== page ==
I saw this problem $$\int_0^{\frac{\pi}{2}} \frac{\ln(\cos(x))}{1+\sin^2(x)} \, dx$$ on my problem book but I have no idea how to evaluate it. I reduced the integral like this

by king's rule $$I_1= \int_0^{\frac{\pi}{2}} \frac{\ln(\cos(x))}{1+\sin^2(x)}dx =\int_0^{\frac{\pi}{2}} \frac{\ln(\sin(x))}{1+\cos^2(x)}dx $$ by using the double angle rule

$$I_1=\int_0^{\frac{\pi}{2}} \frac{\ln(2\sin(x/2) \cos(x/2))}{2\cos(x/2)^2}dx$$ we let $x/2=x$ then $dx=2dx$ $$I_1=\int_0^{\frac{\pi}{4}} \frac{\ln(2)}{\cos(x)^2}dx+\int_0^{\frac{\pi}{4}} \frac{\ln(\sin(x))}{\cos(x)^2}dx+\int_0^{\frac{\pi}{4}} \frac{\ln(\cos(x))}{\cos(x)^2}dx$$

now I will denote $\int_0^{\frac{\pi}{4}}\frac{\ln(2)}{\cos(x)^2}dx$ by $I_2$ , and I will denote $\int_0^{\frac{\pi}{4}}\frac{\ln(\sin(x))}{\cos(x)^2}dx$ by $I_3$ , and I will denote $\int_0^{\frac{\pi}{4}} \frac{\ln(\cos(x))}{\cos(x)^2}dx$ by $I_4$

$I_2$ is easy to do $$I_3=\frac{\ln(\tan(x))}{\cos(x)^2}dx +I_4$$ I will denote $\int_0^{\frac{\pi}{4}}\frac{\ln(\tan(x))}{\cos(x)^2}dx$ by $I_5$ which is easy to do.

the problem was to evaluate $2I_4$ which I couldn't do

  • 2
    $\begingroup$ How do you arrive at $1+\cos^2x = 2\cos^2\left(\frac{x}{2}\right)$ in your second line? That incorrect identity completely invalidates the rest of your work. You don't have to delete your work. The last version of your post showed effort and the current version would lead to a downvote and closing of your question. I have rolled back the edit for you. $\endgroup$ Jul 11, 2023 at 6:04
  • $\begingroup$ @Ninad Munshi oh you right I forgot about the power of 2 $\endgroup$
    – pie
    Jul 11, 2023 at 6:05
  • 2
    $\begingroup$ @pie integration by parts will solve $I_4$. $\endgroup$ Jul 11, 2023 at 6:10
  • 1
    $\begingroup$ @Ercanayan I got it thank you , I din't even try to use this as the original integral was non elementary so when I made a mistake I didn't notice so I expected there must be a non elementary part $\endgroup$
    – pie
    Jul 11, 2023 at 6:15
  • $\begingroup$ For your $I_4$ perform the change of variable $u=\tan x$ then perform integration by parts $\endgroup$
    – FDP
    Mar 3 at 7:38

7 Answers 7



\begin{align} &\int_0^{\frac{\pi}{2}} \frac{\ln(\cos x)}{1+\sin^2x}dx\\ =& -\int_0^{\frac{\pi}{2}} \int_0^1 \frac{t\sin^2x}{(1+\sin^2x)(1-t^2 \sin^2 x)}dt\ dx\\ =& -\frac\pi{2\sqrt2}\int_0^1 \frac1{\sqrt2+t}dt = {-\frac{\pi}{2\sqrt{2}}\ln\bigg(1+\frac{1}{\sqrt{2}}\bigg)} \end{align}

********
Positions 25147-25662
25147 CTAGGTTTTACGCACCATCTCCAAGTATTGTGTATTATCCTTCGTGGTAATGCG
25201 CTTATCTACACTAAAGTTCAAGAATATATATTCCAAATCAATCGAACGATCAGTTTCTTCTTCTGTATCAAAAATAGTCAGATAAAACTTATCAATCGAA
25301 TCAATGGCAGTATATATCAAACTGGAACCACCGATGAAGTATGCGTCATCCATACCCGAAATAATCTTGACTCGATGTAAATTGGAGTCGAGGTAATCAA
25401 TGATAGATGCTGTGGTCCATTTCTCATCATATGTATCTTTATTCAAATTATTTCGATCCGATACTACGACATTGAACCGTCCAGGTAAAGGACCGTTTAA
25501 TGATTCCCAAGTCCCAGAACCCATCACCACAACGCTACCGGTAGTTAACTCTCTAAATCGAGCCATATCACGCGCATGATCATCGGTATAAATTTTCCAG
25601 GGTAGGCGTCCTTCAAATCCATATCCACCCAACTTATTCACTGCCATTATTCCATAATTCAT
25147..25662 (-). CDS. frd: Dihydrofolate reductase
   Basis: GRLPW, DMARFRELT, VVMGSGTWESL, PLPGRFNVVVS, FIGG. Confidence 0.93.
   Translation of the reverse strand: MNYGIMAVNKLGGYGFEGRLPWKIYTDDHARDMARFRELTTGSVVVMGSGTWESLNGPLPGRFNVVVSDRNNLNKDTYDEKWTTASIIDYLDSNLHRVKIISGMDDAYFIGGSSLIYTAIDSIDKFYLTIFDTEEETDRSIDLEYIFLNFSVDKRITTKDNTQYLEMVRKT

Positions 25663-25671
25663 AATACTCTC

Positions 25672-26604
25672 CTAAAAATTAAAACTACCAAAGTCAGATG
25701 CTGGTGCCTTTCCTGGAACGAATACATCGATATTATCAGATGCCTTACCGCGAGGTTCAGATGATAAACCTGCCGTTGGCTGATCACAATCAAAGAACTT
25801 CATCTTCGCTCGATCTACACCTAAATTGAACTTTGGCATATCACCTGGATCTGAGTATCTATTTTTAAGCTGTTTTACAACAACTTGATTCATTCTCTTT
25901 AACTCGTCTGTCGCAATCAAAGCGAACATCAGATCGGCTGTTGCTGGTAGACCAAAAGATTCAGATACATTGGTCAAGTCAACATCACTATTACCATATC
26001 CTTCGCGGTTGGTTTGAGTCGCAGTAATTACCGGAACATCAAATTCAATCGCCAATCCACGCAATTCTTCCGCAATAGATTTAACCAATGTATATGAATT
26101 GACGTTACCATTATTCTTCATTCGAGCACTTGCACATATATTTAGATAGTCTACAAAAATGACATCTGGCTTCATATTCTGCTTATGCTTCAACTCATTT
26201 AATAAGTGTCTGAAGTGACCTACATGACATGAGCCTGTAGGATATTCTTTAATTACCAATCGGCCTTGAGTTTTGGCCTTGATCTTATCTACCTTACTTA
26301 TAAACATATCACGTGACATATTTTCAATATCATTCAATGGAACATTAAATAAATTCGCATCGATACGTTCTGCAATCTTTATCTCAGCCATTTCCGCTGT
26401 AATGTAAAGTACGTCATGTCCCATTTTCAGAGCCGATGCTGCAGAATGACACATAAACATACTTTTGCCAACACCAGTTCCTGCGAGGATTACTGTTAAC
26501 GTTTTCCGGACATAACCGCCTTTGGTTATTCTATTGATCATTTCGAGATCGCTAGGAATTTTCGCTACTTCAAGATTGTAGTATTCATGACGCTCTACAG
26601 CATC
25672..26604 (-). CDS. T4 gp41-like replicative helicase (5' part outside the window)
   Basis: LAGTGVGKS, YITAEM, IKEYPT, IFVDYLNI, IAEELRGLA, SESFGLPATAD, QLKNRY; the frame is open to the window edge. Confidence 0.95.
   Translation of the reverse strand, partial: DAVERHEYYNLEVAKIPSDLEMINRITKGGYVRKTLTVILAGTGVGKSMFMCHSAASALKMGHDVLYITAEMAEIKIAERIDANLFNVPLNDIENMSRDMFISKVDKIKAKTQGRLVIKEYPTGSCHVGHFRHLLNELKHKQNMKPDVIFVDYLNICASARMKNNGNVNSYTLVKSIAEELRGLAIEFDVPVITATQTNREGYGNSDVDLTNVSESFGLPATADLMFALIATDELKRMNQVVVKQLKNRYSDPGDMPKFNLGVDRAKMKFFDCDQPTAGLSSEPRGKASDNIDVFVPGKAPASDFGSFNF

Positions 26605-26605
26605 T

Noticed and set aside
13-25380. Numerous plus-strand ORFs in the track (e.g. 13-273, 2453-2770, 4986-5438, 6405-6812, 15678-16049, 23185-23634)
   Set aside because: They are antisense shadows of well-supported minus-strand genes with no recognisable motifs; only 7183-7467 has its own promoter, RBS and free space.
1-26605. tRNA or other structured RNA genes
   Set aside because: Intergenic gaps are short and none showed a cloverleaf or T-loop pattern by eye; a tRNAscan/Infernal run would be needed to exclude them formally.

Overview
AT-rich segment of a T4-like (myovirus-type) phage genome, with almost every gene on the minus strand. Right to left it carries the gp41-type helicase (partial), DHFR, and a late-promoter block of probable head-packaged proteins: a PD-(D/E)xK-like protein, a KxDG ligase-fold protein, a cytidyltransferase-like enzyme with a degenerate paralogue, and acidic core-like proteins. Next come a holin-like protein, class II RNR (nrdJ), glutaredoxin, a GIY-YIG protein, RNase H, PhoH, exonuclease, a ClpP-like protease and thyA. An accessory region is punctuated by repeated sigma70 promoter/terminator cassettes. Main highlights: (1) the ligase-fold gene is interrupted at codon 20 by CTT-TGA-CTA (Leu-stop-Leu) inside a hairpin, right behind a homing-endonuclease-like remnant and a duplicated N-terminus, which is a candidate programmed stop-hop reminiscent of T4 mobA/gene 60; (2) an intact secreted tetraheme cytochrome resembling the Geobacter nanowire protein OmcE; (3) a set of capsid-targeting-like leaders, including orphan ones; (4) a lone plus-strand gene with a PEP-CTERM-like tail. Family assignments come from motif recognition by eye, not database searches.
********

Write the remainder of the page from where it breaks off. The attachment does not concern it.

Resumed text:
• $\begingroup$ how do you know that would work , I mean why did you think that making that double integral would solve the problem ? $\endgroup$
    – pie
    Jul 11, 2023 at 13:20
  • 5
    $\begingroup$ @pie - I’ve learnt quite a number of not-so-obvious integrals are doubles in disguise. $\endgroup$
    – Quanto
    Jul 11, 2023 at 13:34
  • $\begingroup$ it is a very common trick to first differentiate and then integrate a function with constant limits. Very useful and very Overpowered $\endgroup$ Feb 21 at 10:31

Your second form of the integral can be rewritten as

$$I = \int_0^{\frac{\pi}{2}}\frac{\sec^2x\cdot\log(\sin x)}{2+\tan^2x}dx = \frac{\log (\sin x)}{\sqrt{2}}\tan^{-1}\left(\frac{\tan x}{\sqrt{2}}\right)\Biggr|_0^{\frac{\pi}{2}}-\int_0^{\frac{\pi}{2}}\frac{\cot x}{\sqrt{2}}\tan^{-1}\left(\frac{\tan x}{\sqrt{2}}\right)\:dx$$

$$= 0 - \int_0^{\frac{\pi}{2}}\frac{\cot x}{\sqrt{2}}\tan^{-1}\left(\frac{\tan x}{\sqrt{2}}\right)\:dx$$

To solve the remaining piece, denote

$$I[a] = \int_0^{\frac{\pi}{2}}\cot x \tan^{-1}(a\tan x)\:dx \implies I'[a] = \int_0^{\frac{\pi}{2}}\frac{dx}{1+a^2\tan^2x}$$

$$ = \int_0^{\frac{\pi}{2}}\frac{\sec^2x\:dx}{(1+a^2\tan^2x)(1+\tan^2x)} = \frac{1}{1-a^2}\int_0^{\frac{\pi}{2}}\left(\frac{1}{1+\tan^2x}-\frac{a^2}{1+a^2\tan^2x}\right)\sec^2x\:dx$$

In other words

$$ I'[a] = \frac{\pi}{2(1+a)} \implies I[a] = \frac{\pi}{2}\log(a+1)+C$$

Plugging in $I[0]=0$ gives $C=0$, thus the integral we want is

$$I = -\frac{1}{\sqrt{2}}I\left[\frac{1}{\sqrt{2}}\right] = \boxed{-\frac{\pi}{2\sqrt{2}}\log\left(1+\frac{1}{\sqrt{2}}\right)}$$



Map $x \mapsto \arctan{x}$ so that

$$ \begin{align} I &:= \int_{0}^{\frac{\pi}{2}}\frac{\ln\left(\cos x\right)}{1+\sin^{2}x}dx \\ &= \int_{0}^{\infty}\frac{\ln\left(\cos\left(\arctan x\right)\right)}{1+\sin^{2}\left(\arctan x\right)}d\left(\arctan x\right) \\ &= -\int_{0}^{\infty}\frac{\ln\left(1+x^{2}\right)}{4x^{2}+2}dx \\ &= -\frac{1}{4}\int_{-\infty}^{\infty}\frac{\ln\left(1+x^{2}\right)}{2x^{2}+1}dx. \\ \end{align} $$

Let $f(z)$ be the integrand as a function of $z$. We can write it as $$ \begin{align} f(z) &= \frac{\log\left(z+i\right)+\log\left(z-i\right)}{2z^{2}+1} \\ &= \frac{1}{2z^{2}+1}\cdot\left(\ln\left|z+i\right|+\ln\left|z-i\right|+i\arg\left(z+i\right)+i\arg\left(z-i\right)\right) \\ \end{align} $$ where we can justify splitting $\log\left(z^2+1\right)$ by defining $\arg(z-i) \in (\pi/2, 5\pi/2)$ and $\arg(z+i) \in (-5\pi/2, -\pi/2)$. We integrate over the following keyhole contour $C$ illustrated below.

Keyhole Contour C

This contour has a radius of $R$. The green x symbols are the poles $i/\sqrt{2}$ and $-i/\sqrt{2}$ and the branch cuts are highlighted in orange. And $\Gamma$ is the union of the two outer circular arcs.

Cauchy's Residue Theorem allows us to express $\displaystyle \oint_C f(z)dz$ as

$$ 2\pi i \mathop{\mathrm{Res}}_{z = i/\sqrt{2}} f(z) = \left(\int_{-R}^{R} + \int_{\Gamma} + \int_{\lambda_1} + \int_{\gamma} + \int_{\lambda_2}\right)f(z)dz $$

As $R \to \infty$, the integrals over $\Gamma$ decay to $0$. As the gap between the line segments shrinks, the radius of $\gamma$ also shrinks and forces the integral over $\gamma$ to decay to $0$ as well.

When $\lambda_1,\lambda_2 \to \Lambda$, we get